The USP <661> testing outlines methods and specifications for HDPE, LDPE, PP, PET and PETG. The USP <661.1> testing expands the plastic types to include specific test requirements for the following plastic types: Cyclic Olefins, Polyamide 6, Polycarbonate, Polyethylene to include both HDPE and LDPE, PET and PETG, Poly(Ethylene-Vinyl Acetate), Polypropylene, Polyvinyl Chloride, Polyvinyl Chloride Plasticize. The expanded list of plastic types is indicative of how medical product package systems have evolved, becoming more innovative and complex over the past decade. The standard large molecule pill in a white HPDE bottle is becoming the exception versus the norm in today’s drug product market. Biologically-based drugs and machine technology compounds are requiring more unique and complex package systems to ensure their safe and effective delivery to the end user.
The cost perspective of USP <661> and USP <661.1> tends to cause a fair amount of “sticker shock” when formal quotes are provided. To get a basic understanding of the expense difference, it is best to start by looking at the basic list of testing required for a common plastic sample under each general chapter.
Based upon the testing requirements listed, and the associated time and cost of executing the tests, a client is easily looking at a cost difference in the magnitude of 15x the expense for USP <661.1> testing in comparison to the current USP <661> testing for the same sample type. As visible in this test list, the USP <661.1> methods are more extensive, using more complex analytical techniques and instrumentation, which inherently means they are more expensive. The total laboratory time, the amount and extent of supplies, reagents and chemicals and the type of laboratory instrumentation needed for USP <661.1> testing far exceeds the needs of the current <661> testing. While we all agree that cost should not be a critical factor in the development of a drug product that may save lives, in reality, we know that from a business perspective, testing regimes must balance science, safety, risk, and of course, budget. Cost should certainly be a consideration used when evaluated in conjunction with your product’s life cycle stage. As noted, if it is expected that the product in its current form and package system will not be viable for your company beyond December 2025, then the added expense that USP <661.1> requires should not be incurred for well-characterized, commonly used materials for most dosage forms, especially when extractables and leachables will be a separate consideration. Alternatively, if you fully expect that the product will be part of your companies marketing program beyond 2025, or represents a high-risk use-case, perhaps with uncharacterized materials, then submitting the container system to USP <661.1> today may prove to be a cost savings strategy in the long run. As the pending chapters require compliance by 2025, the need for the testing will not go away. Additionally, industry can fully expect that the cost of USP <661.1> will only be higher in the next 2-4 years. In capital markets, prices for unique services tend to go up, not down.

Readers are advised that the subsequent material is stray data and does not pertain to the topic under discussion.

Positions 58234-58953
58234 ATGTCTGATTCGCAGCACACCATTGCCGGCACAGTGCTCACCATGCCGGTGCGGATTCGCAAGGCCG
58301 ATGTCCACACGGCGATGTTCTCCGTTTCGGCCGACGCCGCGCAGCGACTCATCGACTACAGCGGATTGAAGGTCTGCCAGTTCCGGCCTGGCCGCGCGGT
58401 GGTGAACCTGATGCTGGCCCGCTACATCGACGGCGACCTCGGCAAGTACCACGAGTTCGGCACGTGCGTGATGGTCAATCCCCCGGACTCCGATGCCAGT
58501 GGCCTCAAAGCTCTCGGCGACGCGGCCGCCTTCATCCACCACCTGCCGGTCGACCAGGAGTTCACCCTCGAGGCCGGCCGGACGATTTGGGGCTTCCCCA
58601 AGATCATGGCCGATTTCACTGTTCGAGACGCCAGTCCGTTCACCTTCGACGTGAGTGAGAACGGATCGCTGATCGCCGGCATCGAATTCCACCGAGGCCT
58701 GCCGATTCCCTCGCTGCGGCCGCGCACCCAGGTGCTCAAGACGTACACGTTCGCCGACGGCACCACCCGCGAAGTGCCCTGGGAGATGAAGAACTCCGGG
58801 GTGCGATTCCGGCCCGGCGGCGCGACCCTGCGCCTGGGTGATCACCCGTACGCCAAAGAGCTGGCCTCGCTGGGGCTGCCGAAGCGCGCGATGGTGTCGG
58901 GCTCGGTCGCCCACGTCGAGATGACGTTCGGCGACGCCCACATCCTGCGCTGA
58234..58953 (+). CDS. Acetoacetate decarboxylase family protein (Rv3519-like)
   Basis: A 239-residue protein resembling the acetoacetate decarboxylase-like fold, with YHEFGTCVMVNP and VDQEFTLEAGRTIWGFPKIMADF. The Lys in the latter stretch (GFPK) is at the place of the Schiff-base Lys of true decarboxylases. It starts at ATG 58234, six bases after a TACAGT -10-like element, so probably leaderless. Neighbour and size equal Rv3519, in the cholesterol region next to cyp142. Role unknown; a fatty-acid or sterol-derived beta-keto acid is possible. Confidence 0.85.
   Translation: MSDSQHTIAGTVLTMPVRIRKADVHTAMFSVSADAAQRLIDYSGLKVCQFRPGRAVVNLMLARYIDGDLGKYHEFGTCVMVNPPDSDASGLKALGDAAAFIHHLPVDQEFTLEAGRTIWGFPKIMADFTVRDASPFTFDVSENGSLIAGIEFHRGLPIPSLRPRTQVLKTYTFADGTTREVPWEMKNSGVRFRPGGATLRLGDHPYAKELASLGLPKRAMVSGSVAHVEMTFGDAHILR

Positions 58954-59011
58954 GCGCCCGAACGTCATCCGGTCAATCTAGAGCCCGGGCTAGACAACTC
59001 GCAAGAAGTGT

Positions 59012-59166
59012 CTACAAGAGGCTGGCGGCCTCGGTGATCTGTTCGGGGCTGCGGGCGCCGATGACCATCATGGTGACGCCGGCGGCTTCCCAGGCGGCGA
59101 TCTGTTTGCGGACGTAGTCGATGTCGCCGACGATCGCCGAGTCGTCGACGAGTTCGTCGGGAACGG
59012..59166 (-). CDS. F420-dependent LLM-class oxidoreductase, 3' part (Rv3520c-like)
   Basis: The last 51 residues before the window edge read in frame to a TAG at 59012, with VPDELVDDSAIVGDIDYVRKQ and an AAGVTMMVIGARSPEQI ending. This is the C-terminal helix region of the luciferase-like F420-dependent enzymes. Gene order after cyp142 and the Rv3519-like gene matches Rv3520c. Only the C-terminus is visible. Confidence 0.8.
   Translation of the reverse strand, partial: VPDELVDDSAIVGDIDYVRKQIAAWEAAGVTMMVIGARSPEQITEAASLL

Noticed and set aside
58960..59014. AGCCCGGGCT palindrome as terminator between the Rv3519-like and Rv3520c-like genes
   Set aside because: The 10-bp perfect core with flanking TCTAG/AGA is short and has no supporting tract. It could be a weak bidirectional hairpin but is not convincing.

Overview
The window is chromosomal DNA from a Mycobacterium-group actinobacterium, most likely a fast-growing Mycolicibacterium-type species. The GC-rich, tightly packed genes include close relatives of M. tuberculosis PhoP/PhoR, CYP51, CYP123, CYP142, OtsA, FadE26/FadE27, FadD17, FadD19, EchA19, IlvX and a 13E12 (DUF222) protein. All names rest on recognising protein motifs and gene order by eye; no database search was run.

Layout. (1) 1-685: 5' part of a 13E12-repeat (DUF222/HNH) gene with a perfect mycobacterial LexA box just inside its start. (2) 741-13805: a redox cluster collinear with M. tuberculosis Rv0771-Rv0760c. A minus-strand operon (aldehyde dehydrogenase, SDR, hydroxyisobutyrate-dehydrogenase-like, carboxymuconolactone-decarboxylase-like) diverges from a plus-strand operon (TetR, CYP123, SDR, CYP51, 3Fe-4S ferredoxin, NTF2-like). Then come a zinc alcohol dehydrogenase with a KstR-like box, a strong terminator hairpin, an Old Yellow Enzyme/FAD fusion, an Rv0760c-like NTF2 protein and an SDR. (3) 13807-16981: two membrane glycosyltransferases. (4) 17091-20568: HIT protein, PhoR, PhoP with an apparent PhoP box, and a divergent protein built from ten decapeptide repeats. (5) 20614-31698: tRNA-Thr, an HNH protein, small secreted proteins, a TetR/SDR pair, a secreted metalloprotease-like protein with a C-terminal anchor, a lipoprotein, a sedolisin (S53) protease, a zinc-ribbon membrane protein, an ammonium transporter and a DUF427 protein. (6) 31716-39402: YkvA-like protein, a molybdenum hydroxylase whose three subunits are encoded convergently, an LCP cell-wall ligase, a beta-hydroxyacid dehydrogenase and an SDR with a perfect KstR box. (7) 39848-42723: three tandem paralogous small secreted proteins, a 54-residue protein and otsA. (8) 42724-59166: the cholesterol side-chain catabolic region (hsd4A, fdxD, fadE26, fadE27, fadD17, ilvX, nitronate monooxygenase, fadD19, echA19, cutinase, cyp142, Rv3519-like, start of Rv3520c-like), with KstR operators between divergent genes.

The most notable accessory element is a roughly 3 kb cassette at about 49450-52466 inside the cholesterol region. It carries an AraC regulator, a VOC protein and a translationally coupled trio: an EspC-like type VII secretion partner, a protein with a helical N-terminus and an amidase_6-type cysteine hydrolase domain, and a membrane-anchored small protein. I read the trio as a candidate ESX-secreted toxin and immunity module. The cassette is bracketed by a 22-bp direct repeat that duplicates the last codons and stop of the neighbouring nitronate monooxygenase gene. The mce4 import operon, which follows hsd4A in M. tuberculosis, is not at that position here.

We are hopeful that the overview information provided sets a basic foundation of understanding for the reader and addresses some initial points to consider when determining the ideal test method for your specific plastic container system. Like you, we wish the prescribed direction were simple and clear. In subsequent articles we will address more specific comparison points between the <661>, <661.1>, and <661.2> testing and begin to address other critical elements for consideration. The ultimate goal is to help you make the most appropriate and informed decision when it comes to your container qualification testing needs.